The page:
Get an LG 43-inch 4K commercial monitor for $550

Normally $800, this expansive screen promises to boost productivity with its multitasking-friendly resolution and quartet of HDMI inputs.

ZDNet's Business Bargain Hunter scours the web for great deals on computers, phones, services and much more. Prices and availability are accurate at the time deals are shared. Some products and services may not be available outside the U.S. Follow BBH on Facebook and Twitter, where he's known as The Cheapskate.


Not to rush you, but this deal has a time limit.

Ending today, Newegg has the LG 43MU79-B 43-inch 4K monitor for $549.99 shipped when you apply promo code EMCBBBD28 at checkout. (Make sure the product page shows "sold and shipped by Newegg" and not another vendor, otherwise the code won't work.)

As you can see, that's a hefty $250 off the regular price, and in fact the 43MU79-U would run you a whopping $2,124.99 if purchased from LG proper.

The screen boasts a native 3840 x 2160 resolution, meaning the applications are fairly endless. You could connect it to a single PC and keep up to four HD windows open simultaneously -- a killer productivity boost for anyone who routinely bops back and forth between the likes of a spreadsheet, browser, mail client and presentation tool.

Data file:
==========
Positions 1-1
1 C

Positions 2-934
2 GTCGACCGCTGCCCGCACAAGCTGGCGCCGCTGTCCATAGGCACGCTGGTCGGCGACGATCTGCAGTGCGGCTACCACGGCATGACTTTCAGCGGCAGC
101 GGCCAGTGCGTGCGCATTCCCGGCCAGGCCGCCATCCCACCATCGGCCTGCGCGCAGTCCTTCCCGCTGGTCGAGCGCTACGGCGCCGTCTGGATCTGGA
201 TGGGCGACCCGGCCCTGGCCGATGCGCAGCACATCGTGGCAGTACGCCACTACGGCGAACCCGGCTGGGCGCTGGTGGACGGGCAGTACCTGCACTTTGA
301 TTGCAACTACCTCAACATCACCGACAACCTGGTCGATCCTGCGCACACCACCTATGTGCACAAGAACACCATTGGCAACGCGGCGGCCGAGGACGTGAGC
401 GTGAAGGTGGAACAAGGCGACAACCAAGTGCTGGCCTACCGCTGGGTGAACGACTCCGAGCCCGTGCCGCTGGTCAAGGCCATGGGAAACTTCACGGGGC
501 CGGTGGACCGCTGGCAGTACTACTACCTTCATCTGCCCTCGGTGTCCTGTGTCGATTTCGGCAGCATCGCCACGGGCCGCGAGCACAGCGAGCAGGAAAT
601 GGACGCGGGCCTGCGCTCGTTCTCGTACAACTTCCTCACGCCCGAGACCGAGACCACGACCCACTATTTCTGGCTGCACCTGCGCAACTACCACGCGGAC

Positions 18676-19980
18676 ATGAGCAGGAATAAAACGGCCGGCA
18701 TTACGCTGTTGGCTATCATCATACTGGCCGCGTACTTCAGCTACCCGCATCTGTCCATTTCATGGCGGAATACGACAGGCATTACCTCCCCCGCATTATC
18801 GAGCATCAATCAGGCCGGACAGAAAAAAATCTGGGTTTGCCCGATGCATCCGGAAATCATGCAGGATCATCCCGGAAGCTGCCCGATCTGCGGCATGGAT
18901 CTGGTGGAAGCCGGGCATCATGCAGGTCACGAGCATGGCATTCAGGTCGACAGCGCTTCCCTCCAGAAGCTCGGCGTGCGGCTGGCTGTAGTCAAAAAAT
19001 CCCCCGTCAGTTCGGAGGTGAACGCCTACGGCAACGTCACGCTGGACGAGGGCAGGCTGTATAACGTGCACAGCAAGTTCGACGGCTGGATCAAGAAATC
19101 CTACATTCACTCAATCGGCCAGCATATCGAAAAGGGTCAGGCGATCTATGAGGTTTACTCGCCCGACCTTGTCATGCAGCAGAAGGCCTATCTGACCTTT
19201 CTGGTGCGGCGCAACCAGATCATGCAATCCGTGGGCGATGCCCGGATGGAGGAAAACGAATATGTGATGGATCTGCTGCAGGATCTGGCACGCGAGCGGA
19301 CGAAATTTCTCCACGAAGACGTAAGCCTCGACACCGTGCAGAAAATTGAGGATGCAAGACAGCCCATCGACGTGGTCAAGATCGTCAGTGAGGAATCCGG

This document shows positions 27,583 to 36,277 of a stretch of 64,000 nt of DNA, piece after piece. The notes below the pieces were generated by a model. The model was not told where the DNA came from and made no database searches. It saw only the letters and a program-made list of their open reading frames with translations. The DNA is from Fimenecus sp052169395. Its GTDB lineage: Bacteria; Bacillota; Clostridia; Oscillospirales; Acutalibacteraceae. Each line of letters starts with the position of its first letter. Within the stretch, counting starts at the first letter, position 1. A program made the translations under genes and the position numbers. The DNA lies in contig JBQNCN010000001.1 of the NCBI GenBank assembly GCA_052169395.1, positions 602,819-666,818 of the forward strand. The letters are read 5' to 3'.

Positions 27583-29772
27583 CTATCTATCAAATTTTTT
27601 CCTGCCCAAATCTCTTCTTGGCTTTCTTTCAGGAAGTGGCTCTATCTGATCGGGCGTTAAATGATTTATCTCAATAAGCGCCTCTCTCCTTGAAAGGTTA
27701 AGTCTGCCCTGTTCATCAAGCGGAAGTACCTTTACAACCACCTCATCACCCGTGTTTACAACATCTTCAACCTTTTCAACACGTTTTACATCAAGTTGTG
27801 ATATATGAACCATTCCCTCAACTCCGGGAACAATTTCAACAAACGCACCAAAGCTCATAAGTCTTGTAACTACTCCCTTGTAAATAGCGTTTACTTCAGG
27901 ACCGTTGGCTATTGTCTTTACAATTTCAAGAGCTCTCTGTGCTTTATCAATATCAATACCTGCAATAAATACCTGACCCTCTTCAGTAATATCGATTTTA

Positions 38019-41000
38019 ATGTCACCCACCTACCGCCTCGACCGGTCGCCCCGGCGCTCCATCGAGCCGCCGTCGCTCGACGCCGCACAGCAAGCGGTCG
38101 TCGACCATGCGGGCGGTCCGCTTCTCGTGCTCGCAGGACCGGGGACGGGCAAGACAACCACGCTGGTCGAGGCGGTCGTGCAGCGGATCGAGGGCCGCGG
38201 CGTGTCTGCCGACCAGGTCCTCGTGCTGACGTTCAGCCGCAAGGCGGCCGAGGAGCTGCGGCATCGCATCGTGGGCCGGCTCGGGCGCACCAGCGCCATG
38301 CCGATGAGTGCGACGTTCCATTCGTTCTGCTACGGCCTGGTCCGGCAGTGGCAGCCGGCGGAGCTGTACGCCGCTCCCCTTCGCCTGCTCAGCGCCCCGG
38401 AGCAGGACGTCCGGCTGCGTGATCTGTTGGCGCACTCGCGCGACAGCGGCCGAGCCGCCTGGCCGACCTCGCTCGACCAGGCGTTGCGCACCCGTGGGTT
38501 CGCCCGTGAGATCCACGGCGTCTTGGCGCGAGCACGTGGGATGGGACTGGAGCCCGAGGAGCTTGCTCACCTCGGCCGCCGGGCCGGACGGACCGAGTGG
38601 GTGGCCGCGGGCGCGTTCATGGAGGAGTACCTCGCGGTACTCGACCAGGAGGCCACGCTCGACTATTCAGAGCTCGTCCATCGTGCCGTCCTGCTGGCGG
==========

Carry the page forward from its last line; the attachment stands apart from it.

However, the monitor also provides an impressive four HDMI inputs, meaning you can connect multiple sources and view them onscreen at the same time. It offers both picture-by-picture and picture-in-picture capabilities.

Meanwhile, connect a mouse and keyboard to the LG's two USB 3.0 ports and you can control two PCs simultaneously.

Beyond that, you get built-in Harman Kardon speakers, a glare-free display and support for USB Type-C connectivity (in case the HDMI quartet isn't doing it for you). There's a DisplayPort connector as well.

LG backs the monitor with a 3-year warranty. For an added charge, you can get advance-replacement coverage: If the monitor croaks, LG will send a replacement within one or two business days, plus a label for returning the defective one -- the idea being to minimize downtime.

So how does the 43MU79 fare in real-world operation? That's tough to say: reviews seem few and far between, probably because this is a fairly new model. Even Amazon has just three user reviews (with a 4-star average, in case you're wondering).

Assuming this ticks your particular desktop-monitor checkboxes, however, it's a safe bet you'll be pretty happy with it.

Your thoughts?